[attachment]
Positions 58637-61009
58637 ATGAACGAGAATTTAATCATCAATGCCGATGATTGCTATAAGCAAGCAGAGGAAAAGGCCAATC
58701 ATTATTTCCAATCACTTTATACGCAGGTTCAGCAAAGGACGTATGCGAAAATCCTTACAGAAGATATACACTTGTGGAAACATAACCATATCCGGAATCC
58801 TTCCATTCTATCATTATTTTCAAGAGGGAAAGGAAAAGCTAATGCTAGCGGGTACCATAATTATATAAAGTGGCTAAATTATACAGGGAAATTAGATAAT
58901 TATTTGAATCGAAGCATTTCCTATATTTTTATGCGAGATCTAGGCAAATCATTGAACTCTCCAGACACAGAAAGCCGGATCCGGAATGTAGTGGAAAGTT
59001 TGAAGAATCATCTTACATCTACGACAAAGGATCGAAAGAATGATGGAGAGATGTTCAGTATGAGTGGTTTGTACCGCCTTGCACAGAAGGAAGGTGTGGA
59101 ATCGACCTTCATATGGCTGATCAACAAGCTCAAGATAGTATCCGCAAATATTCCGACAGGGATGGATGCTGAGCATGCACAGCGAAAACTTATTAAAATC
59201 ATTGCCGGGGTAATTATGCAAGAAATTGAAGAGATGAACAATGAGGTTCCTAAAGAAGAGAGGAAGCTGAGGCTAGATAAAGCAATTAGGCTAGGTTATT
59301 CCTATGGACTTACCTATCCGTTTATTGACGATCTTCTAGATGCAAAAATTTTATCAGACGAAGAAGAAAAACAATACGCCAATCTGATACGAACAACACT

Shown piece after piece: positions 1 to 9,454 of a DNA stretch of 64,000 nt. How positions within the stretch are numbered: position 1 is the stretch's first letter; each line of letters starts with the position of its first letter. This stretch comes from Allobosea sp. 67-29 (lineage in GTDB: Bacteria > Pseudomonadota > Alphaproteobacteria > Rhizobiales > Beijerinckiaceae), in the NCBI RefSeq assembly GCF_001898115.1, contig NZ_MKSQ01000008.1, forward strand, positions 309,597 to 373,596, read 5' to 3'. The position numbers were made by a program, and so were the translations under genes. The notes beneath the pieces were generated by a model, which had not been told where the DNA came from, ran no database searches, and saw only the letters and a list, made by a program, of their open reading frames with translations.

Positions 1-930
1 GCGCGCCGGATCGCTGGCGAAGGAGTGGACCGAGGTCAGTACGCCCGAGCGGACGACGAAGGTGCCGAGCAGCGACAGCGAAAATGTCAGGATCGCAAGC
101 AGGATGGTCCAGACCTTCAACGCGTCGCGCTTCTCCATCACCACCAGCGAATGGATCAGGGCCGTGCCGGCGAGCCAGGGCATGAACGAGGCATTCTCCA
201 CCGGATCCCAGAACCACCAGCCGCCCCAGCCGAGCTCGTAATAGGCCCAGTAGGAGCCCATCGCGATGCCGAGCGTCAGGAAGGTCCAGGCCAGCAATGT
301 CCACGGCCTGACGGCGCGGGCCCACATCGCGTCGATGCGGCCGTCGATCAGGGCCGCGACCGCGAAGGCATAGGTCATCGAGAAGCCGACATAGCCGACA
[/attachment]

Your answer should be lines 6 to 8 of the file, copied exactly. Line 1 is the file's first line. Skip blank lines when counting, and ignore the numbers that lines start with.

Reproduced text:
59001 TGAAGAATCATCTTACATCTACGACAAAGGATCGAAAGAATGATGGAGAGATGTTCAGTATGAGTGGTTTGTACCGCCTTGCACAGAAGGAAGGTGTGGA
59101 ATCGACCTTCATATGGCTGATCAACAAGCTCAAGATAGTATCCGCAAATATTCCGACAGGGATGGATGCTGAGCATGCACAGCGAAAACTTATTAAAATC
59201 ATTGCCGGGGTAATTATGCAAGAAATTGAAGAGATGAACAATGAGGTTCCTAAAGAAGAGAGGAAGCTGAGGCTAGATAAAGCAATTAGGCTAGGTTATT